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Friday, September 02, 2005


This morning I began thinking of clichés to describe my recent mindset: “hanging on by a thread” and “at the end of my rope” came to mind. I fancied myself dangling from some psychological precipice, summoning all my might just to avoid falling into a rage because I can’t get time to write until the children go back to school in 120 hours, not that I’m counting.

Mostly the day was fine, not nearly as tragic as the clichés I had been rehearsing. More like treading water. Then, during an afternoon drive, Luke’s playdate taught him how to inhale buggers into the back of your nose so they can slide down your throat. “That way you can eat your buggers without tasting them,” explained Luke’s friend. (This is actually helpful advice since Luke currently eats his buggers the old-fashioned way, which annoys his sister and mortifies his mother.) Luke’s friend then advised him that when you feel a fart coming, you should run and try to sit on your sister.

With this type of conversation running in the backseat, I stopped to make a bank deposit for my mother at the drive through window. The checks flew up the tube, but nothing came back for an unusually long time, as the cars lined up behind me. I was too tired to get annoyed, so I zoned out, emptied my mind in a sort of accidental Zen way. And then what came into my relatively empty mind was a sudden feeling of compassion for the people of New Orleans, many of whom had to hold onto ropes literally to be rescued from their rooftops. My self-pity at not having time to write suddenly felt infantile.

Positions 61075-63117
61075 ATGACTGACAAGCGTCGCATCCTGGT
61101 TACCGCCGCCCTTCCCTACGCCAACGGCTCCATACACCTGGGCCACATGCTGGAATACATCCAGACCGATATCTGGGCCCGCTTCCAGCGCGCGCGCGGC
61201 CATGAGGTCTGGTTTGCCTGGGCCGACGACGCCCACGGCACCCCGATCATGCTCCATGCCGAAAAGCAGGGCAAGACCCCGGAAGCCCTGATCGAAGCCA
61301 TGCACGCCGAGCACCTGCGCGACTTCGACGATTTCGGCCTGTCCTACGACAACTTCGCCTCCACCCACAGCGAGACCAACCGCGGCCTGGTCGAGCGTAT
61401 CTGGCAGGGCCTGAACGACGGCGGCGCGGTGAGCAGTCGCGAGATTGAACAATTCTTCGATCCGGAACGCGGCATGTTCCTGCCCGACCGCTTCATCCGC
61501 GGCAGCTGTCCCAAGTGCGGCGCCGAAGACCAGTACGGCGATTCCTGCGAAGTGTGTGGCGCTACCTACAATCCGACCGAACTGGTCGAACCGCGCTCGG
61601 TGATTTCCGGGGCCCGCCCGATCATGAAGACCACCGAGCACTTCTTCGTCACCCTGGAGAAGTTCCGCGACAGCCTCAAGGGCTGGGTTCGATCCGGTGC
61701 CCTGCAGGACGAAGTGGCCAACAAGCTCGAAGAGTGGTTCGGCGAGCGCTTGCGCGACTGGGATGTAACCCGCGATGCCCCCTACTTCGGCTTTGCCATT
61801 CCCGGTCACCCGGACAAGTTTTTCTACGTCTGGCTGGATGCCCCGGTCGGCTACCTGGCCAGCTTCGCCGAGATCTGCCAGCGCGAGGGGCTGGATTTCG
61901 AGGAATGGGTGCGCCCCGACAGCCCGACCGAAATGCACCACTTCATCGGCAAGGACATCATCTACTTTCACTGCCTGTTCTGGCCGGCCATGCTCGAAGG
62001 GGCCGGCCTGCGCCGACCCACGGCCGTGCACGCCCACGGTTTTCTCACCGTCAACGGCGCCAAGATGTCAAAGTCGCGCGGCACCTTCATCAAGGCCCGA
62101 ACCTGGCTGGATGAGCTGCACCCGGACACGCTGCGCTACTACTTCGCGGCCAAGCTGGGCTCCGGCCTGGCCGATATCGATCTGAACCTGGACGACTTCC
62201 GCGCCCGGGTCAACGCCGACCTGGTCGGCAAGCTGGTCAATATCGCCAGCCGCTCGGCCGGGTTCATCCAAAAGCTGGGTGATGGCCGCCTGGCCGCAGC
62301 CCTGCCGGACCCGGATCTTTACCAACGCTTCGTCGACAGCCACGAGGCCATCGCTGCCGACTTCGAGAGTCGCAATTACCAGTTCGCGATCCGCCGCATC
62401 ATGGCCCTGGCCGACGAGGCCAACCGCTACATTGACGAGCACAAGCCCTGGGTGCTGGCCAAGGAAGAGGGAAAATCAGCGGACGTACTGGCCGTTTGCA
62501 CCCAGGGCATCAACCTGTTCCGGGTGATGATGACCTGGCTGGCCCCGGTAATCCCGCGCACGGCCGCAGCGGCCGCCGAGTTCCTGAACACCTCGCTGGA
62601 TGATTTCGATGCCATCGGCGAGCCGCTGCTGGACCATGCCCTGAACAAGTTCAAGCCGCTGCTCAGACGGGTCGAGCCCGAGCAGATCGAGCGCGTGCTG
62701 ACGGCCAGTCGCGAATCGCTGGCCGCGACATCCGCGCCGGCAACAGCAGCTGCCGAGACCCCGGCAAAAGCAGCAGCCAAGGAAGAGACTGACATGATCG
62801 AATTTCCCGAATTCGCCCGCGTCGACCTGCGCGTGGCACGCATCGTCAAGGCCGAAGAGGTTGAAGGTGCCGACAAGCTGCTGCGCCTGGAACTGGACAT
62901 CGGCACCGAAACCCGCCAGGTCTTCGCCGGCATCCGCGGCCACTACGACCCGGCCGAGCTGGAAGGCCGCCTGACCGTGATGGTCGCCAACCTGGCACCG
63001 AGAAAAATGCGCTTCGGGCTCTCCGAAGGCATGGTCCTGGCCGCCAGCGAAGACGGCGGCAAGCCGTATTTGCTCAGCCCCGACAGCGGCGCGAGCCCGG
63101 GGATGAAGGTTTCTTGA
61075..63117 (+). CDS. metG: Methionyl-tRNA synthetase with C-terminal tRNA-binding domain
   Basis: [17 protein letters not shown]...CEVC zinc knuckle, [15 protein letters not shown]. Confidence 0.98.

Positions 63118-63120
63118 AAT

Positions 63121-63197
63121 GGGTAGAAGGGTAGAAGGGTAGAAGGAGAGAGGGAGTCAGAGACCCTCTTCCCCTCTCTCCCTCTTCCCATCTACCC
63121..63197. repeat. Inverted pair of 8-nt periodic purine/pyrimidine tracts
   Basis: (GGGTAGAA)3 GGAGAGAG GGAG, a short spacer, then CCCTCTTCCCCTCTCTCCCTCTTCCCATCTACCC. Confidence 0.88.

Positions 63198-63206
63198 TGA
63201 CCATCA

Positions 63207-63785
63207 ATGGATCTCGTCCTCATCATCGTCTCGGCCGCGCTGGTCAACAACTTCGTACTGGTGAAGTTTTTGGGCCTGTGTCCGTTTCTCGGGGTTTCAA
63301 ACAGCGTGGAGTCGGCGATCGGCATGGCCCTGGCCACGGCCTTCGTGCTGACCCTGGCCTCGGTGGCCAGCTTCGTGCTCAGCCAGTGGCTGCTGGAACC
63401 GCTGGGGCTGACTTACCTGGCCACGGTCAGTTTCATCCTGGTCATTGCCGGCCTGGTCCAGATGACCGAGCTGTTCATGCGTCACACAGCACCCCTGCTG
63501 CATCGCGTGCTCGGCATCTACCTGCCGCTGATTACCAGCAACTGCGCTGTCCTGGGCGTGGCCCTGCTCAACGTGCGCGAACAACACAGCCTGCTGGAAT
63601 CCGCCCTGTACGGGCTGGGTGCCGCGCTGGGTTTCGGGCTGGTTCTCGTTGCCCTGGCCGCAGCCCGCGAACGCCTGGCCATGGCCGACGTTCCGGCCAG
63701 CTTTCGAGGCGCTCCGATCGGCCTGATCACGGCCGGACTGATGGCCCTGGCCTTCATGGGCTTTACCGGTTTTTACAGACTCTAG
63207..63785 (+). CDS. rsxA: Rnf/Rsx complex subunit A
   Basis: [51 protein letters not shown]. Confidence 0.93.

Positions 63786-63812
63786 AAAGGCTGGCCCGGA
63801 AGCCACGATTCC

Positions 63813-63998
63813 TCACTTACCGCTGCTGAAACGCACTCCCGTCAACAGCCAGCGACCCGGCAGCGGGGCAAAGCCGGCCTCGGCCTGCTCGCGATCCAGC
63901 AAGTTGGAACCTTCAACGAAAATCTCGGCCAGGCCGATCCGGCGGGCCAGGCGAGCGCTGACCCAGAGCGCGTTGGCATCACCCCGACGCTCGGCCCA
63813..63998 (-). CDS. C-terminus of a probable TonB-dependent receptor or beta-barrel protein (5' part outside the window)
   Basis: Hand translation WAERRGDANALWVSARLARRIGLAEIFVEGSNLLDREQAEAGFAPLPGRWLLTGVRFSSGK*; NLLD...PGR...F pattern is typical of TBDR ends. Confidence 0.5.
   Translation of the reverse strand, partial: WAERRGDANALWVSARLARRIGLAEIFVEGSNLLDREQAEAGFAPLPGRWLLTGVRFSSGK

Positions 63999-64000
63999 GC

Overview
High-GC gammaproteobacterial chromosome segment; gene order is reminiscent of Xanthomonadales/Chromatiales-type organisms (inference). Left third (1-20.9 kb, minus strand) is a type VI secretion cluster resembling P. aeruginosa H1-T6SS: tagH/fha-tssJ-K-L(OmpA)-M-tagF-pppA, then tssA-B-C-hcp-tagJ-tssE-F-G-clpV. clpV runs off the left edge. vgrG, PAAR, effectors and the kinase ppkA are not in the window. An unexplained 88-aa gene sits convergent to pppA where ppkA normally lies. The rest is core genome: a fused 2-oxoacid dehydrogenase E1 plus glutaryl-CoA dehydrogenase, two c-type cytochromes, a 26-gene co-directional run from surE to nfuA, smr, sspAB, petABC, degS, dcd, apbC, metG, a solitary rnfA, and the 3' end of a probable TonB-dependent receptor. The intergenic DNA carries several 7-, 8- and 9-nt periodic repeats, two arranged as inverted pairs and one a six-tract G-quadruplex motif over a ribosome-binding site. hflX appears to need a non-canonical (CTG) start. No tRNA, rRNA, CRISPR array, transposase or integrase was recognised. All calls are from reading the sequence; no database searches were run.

This morning I had seen some footage of the desperate crowds searching for food and water. After street scenes full of African Americans, the report focused on a group of white tourists and three dogs who were sharing food and water on a rooftop. They were clearly terrified of the locals below and had barricaded the door. One woman sobbed that she just wanted to go home. (Being from Scotland, she still had a home to go to.) The report was sympathetic to the tourists’ plight, but in his closing remark the reporter noted, “And they don’t even realize that they’re better off than most people here.”

When I remembered that line in the afternoon, I felt humbled by my own whining and wondered how I would be doing after three or four days without water or food, like many of those stranded, with no way to find out if my loved ones were safe, with no home to return to. I wondered what I’d do if I had to choose between evacuating my children and leaving my mother alone. I wondered if I would barricade the door like the tourists, like most of the remaining white people, if the impression I’ve gathered from the news is accurate.

And then I started to wonder how my children would do and if my parenting style—which I hope teaches them to express their emotions and their creativity—would also prepare them for hardship. On our afternoon car ride home, both my children complained that the chips I had brought were stale. Later Megan got a paper cut, and you’d think she’d lost a finger.